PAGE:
Meaning of onion in English:


Pronunciation /ˈʌnjən/

Translate onion into Spanish


  • 1A swollen edible bulb used as a vegetable, having a pungent taste and smell and composed of several concentric layers.

    ‘cook the onion in the oil until lightly coloured’
    • ‘onion rings’
    • ‘In another saucepan cook the garlic and spring onions in the vegetable oil until the onion is soft but not brown.’
    • ‘Sweat the onion and diced vegetables in a little olive oil, they should soften and turn golden without browning.’
    • ‘To relieve the tension we joked about going home to the smell of grilled onions and peppers.’
    • ‘Heat the olive oil and cook the onion gently for 5 minutes, or until lightly golden.’
    • ‘The dish is filled with layers of browned lamb or mutton chops and layers of onions and thickly sliced potatoes.’
    • ‘Warm the oil in a shallow pan then cook the onions, chillies and garlic till soft but not coloured.’
    • ‘Top and tail the green beans, peel the baby onions or cut the spring onion into 2.5cm pieces.’
    • ‘Get a nice big frying pan and fry both onion and bacon in the olive oil until the onions are soft, about five or six minutes or so.’
    • ‘Cook the onions and red pepper in the oil for 10 minutes or until softened.’
    • ‘Heat the oil in a frying pan and cook the onion, ginger and cumin seeds for 5 min.’
    • ‘The onions taste like they have been put in raw so there is a definite bitter taste.’
    • ‘Fork through the remaining butter with the peas, then spoon on to a warmed platter in a mound and scatter over the onion rings.’
    • ‘Melt half the butter in a shallow pan and cook the onion till soft and tender, stirring from time to time.’
    • ‘The onion rings had a charming light batter on them, but the frozen French fries were poor.’
    • ‘Fry the onion in the olive oil in a large frying pan, stirring occasionally, until it begins to colour.’
    • ‘Heat up some olive oil in a large saucepan and cook the onions on medium heat for a few minutes.’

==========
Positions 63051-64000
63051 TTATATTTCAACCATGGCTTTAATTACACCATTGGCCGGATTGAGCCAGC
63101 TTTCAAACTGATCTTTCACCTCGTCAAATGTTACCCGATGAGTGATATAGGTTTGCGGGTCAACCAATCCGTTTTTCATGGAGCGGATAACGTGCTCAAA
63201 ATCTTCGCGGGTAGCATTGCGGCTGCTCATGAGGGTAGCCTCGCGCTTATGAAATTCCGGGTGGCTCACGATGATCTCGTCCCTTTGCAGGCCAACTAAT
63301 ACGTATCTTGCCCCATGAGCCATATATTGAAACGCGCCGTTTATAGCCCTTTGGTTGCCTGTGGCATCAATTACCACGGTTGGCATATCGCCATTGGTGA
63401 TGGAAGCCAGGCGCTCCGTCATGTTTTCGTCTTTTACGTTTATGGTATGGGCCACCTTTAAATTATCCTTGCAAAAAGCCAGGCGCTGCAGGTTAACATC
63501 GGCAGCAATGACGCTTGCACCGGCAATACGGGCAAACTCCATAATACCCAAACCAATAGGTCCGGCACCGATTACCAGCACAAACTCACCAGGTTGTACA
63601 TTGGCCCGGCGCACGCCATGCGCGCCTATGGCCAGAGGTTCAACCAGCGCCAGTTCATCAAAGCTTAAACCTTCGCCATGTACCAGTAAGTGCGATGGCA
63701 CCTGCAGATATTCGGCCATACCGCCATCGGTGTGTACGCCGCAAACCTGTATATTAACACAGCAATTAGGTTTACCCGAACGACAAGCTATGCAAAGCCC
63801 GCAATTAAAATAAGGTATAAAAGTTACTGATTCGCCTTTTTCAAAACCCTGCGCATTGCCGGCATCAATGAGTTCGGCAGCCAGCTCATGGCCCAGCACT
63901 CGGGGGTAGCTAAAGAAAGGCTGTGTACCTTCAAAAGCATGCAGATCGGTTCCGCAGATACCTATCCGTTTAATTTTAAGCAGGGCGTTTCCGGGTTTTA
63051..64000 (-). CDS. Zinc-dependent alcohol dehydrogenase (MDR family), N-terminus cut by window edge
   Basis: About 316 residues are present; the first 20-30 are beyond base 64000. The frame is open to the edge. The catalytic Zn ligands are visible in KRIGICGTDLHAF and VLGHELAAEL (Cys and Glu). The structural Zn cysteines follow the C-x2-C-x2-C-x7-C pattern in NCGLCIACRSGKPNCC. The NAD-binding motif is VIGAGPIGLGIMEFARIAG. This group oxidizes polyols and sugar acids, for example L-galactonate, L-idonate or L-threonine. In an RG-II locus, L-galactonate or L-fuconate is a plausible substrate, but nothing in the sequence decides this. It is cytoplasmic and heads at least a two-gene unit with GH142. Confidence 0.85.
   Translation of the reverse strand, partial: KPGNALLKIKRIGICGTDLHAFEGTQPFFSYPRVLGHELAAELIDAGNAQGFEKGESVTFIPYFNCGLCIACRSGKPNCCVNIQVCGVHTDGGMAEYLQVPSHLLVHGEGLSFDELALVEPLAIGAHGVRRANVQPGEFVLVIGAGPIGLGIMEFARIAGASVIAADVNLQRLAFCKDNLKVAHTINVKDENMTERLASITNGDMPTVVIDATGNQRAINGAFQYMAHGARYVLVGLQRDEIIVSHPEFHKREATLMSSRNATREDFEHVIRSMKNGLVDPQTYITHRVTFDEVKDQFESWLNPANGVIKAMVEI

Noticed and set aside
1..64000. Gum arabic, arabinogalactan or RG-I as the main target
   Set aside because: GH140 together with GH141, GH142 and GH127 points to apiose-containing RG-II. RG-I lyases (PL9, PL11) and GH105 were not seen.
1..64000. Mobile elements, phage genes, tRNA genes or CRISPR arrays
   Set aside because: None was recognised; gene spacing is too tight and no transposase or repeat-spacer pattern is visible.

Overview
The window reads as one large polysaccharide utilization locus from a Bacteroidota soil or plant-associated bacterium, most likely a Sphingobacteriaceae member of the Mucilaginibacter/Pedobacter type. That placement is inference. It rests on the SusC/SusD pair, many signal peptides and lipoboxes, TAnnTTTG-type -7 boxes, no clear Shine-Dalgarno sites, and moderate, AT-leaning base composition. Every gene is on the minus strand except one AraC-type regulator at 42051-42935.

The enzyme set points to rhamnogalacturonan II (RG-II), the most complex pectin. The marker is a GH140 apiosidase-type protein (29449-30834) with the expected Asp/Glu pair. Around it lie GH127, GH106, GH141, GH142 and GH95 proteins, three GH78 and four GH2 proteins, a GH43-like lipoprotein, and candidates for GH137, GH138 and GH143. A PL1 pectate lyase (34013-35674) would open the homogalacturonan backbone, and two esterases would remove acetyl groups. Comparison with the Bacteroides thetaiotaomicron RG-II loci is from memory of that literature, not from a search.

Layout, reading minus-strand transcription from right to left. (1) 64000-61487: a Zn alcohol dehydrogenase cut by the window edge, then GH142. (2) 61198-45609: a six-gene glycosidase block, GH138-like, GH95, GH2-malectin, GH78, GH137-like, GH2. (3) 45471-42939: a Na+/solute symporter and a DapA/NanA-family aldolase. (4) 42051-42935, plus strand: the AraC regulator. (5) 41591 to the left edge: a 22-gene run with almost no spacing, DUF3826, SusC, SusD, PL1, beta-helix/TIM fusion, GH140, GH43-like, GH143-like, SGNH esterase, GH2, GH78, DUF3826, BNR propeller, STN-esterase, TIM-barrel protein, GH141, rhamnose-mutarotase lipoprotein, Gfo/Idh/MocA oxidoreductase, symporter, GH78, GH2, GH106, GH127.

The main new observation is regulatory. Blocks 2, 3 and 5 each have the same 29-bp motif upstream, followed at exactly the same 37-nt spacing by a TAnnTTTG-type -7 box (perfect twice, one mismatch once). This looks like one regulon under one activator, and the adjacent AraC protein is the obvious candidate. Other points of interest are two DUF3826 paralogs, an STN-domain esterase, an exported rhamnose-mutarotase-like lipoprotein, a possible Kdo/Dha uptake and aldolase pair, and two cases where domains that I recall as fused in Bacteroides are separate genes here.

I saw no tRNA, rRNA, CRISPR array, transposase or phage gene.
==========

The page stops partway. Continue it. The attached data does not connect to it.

• ‘Heat the olive oil and gently cook the onions in a good solid saucepan for five minutes.’
    • ‘Heat the olive oil in a heavy pot, and cook the onion for five minutes.’
    • ‘Warm the olive oil in a shallow pan, peel and finely slice the onion and let it cook slowly in the oil with the bay leaf.’
    • ‘Add the leeks and onions and cook half an hour or until lightly browned and soft.’
    facts, information, data, subject, discipline
  • 2The plant that produces the onion, with long rolled or straplike leaves and spherical heads of greenish-white flowers.

    Allium cepa, family Liliaceae (or Alliaceae)

    ‘Well I didn't get around to planting the onions last night, but I did dig up the second potato barrel.’
    • ‘Bend over the leaves of spring-sown onions just above the neck of each bulb, to help the ripening process.’
    • ‘Plant it among the cabbages and with onions and carrots to repel carrot fly.’
    • ‘I was picking carrots and onions from the ground and had to strip off the leaves because it was basil.’
    • ‘I've also bought some more tubs, so should finally be able to plant the rest of the onions tomorrow.’
    • ‘One of the oldest known herbs, garlic, is grown like an onion until the tops yellow and fall over.’
    • ‘I used to grow large acreages of potatoes, onions, and soy beans, along with maize.’


    know one's onions
    • Be very knowledgeable about something.

      • ‘Fred knows his onions about Social Credit’
      • ‘When it comes to real ales and strong continental lagers the landlord really knows his onions, having been lured away from the Fat Cat in Norwich, a pub which wins major awards every single year.’
      • ‘There's room here for a few mavericks, including Canadian and Argentine labels, and - should you not know your onions - the young and friendly staff are happy to pass on their own top tips.’
      • ‘And you need to know your onions when you tackle Beethoven, even before you get to the details of the music.’
      • ‘I'm sure the anthropological brainiacs at the University of Wisconsin, where the research was carried out, know their onions, but I wouldn't count talking about yourself as gossip at all.’
      • ‘As adults, we might know our onions but can't be fagged to do it.’


Middle English from Old French oignon, based on Latin unio(n-), denoting a kind of onion.